• Liz Zimmers

Creating the Vessel: Building Worlds & Making a Writing Life


Potter's hands creating a vessel on a wheel
image by Ritesh Photography on Pixabay

I've been busy making some changes as I dive back into the work of creating a novel. I can't tell you all how I cringe at writing those words, committing myself publicly to this ambitious undertaking. I find, though, that it keeps me more accountable than if I were to just go quietly about the task. There is nowhere to hide if I don't at least make a serious attempt! I'll try to share the process with you as it unfolds. I've been doing some preparation.

So far, I've completed a lengthy course in SEO and content marketing to try to understand that world. I thought for a minute that it might be a good career fit for me (avoidance of the gruelling work of writing that book!), but while it was fascinating and I learned a lot, in the end I'm a fiction writer. World-building and story are where I want to put my energy. I've spiffed up my website a bit for the first time in years, and I'm spending more time here. I'm embarrassed to admit the depth of my ignorance and neglect regarding promotion. I'm working on improving my performance in that direction.

A lot of writers, certainly myself included, dislike the job of promoting and marketing their work. Many of us are ill-equipped for it by temperament (guilty as charged). We often don't have the necessary skills. And life doesn't make it easy to write, let alone run a marketing campaign, now does it? We have families to care for, bills to pay, chores to do, classes to attend ... oh, the stress! There is no easy way. To get the writing done, we must carve the time out of the seething clay of life in minutes and hours, here and there, as best we can. We may have to be happy with less income and fewer possessions. It will never be any easier, and there is no guarantee of fame or fortune. We may question our abilities to soldier on, or the wisdom of doing so.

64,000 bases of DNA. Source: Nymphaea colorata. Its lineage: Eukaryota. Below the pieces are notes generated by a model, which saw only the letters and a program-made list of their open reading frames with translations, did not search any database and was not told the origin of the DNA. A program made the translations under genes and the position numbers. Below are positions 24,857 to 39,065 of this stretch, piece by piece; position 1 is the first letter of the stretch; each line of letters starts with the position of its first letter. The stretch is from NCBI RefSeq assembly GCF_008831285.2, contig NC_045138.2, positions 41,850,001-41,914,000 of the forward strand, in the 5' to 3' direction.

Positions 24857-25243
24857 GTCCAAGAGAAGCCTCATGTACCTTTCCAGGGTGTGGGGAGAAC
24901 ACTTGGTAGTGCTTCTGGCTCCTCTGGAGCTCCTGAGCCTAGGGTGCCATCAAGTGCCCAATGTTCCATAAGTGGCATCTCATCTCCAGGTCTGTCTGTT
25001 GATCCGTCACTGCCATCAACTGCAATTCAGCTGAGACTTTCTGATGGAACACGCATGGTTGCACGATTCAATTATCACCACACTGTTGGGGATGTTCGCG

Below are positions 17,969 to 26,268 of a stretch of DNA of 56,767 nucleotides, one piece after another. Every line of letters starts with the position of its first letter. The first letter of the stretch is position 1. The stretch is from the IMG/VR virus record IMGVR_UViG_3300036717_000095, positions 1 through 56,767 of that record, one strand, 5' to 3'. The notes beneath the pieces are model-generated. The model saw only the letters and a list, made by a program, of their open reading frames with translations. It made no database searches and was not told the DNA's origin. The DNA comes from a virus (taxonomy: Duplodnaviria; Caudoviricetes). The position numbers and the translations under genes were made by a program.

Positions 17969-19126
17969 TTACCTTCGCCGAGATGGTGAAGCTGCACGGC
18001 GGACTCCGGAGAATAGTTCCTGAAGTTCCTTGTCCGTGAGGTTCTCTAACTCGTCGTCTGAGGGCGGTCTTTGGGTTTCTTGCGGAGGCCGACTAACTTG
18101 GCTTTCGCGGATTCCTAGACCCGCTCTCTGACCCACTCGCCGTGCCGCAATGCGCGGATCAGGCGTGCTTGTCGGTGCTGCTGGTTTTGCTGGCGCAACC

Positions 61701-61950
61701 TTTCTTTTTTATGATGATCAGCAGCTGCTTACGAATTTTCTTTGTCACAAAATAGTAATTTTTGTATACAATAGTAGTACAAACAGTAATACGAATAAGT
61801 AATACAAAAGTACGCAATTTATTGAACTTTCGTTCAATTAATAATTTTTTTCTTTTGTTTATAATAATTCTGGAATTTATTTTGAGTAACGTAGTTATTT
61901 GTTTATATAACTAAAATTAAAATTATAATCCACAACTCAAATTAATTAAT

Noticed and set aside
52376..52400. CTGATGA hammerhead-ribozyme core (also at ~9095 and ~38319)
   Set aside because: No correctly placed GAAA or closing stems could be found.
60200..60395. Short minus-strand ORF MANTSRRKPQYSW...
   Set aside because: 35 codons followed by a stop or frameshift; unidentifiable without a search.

Finding the space for writing to fit into our lives is similar in some ways to fantasy world-building. In both ventures, we strive to create something fine and tenable from the chaos around us or within us. A writing routine and discipline emerges; a peopled world and a driving plot arises. There is angst and fretting involved in both, but there is wild joy and reward, too.

This past week, I was a guest of Penn State University's Creative Writing Club. The conversation I had with these talented, enthusiastic students touched on all aspects of a writer's life: the writing, finding an agent (if that is the path one chooses), publication, promotion and marketing - ALL vital components of making a book to share with a readership. In building our stories, no matter the genre, fully-rounded complex characters and adventures relatable to readers are key. Finding the time to create, and taking the time to groom and shape our work to a high polish, is essential. None of this is earth-shattering news, I know. The best, and simplest, bit of advice I had to give the club members is something that I, in my middle years, am just now accepting. Writing is a long game. Obsessing over self-imposed deadlines or savaging oneself for perceived failures only makes a punishment of what should be a gift. The writing will take the time it takes and life, with all its triumph and sorrow, will happen simultaneously. We can only embrace the challenge of balancing it all, and keep building the stories, word upon word.


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